Category Archives: Alumni

Peers, more than teachers, inspire us to learn

“Why do I have to learn this?” It’s a common question among youth, but new research out of Michigan State University suggests students perform much better academically when the answer is provided by their peers rather than their teachers. University students who were given a rationale for why learning is important from people similar to… Read More »

Austin honored for international work in higher education

In 1998, Ann E. Austin spent a year in South Africa as a Fulbright Fellow studying and collaborating with colleagues toward the goals of improving higher education at what is now Nelson Mandela University. Almost 20 years later, she says that experience formed the basis for not only her own international work, but for developing… Read More »

Strong as #1 … Extraordinary Together

With eight programs ranked in the top-10 in their respective fields, the College of Education at Michigan State University collectively represents one of the nation’s very best places to pursue advanced study in education. Once again this year, according to U.S. News & World Report, the college is ranked No. 1 in three of those… Read More »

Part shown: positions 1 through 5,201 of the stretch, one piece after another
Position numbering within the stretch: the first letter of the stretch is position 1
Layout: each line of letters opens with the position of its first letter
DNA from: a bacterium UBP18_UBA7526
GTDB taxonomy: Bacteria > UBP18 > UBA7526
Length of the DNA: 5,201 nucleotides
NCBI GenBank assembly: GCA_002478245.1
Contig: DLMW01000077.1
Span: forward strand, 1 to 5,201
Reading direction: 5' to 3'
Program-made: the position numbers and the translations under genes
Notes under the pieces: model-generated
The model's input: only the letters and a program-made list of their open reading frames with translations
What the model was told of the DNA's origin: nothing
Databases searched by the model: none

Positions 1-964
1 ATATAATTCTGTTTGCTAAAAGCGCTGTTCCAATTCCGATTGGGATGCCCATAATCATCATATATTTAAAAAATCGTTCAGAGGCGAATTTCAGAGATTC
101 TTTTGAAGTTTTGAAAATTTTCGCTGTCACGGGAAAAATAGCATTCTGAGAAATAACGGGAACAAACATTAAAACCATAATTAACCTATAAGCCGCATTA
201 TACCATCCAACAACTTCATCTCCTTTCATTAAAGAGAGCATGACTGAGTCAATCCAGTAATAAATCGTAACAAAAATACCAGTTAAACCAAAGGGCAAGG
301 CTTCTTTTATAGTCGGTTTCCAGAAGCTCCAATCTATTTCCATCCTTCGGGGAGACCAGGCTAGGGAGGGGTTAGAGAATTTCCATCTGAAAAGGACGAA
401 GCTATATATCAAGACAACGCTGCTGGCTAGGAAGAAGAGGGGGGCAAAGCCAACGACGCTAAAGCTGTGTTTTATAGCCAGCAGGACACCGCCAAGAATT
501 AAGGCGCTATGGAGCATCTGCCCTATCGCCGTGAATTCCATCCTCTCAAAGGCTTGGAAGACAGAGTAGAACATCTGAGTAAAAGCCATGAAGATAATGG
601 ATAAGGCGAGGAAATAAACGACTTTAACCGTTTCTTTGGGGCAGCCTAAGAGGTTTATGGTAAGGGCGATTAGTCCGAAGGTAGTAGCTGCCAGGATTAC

Doctoral students honored for leadership

Three doctoral students in the Michigan State University College of Education received a 2016-17 COGS Disciplinary Leadership Award on Feb. 15, 2017. COGS—the Council of Graduate Students at MSU—presents the awards to students in the Graduate School who have demonstrated leadership in their fields on a local, state, regional, national and/or international level while enrolled as a… Read More »

English learners treated differently depending on where they go to school

As the number of English learners continues to grow across the nation, new research indicates these students are being treated differently depending on where they go to school. Michigan State University researchers found that schools in Texas—second only to California in total number of English learners—vary widely in how they determine if students should be… Read More »

Zero tolerance policies unfairly punish black girls

Black girls are disproportionately punished in American schools—an “overlooked crisis” that is populating the school-to-prison pipeline at rising rates, two education scholars argue in a new paper. Dorinda Carter Andrews, associate professor at Michigan State University, and Dorothy Hines-Datiri, assistant professor at the University of Kansas and former doctoral student at MSU, cite various examples… Read More »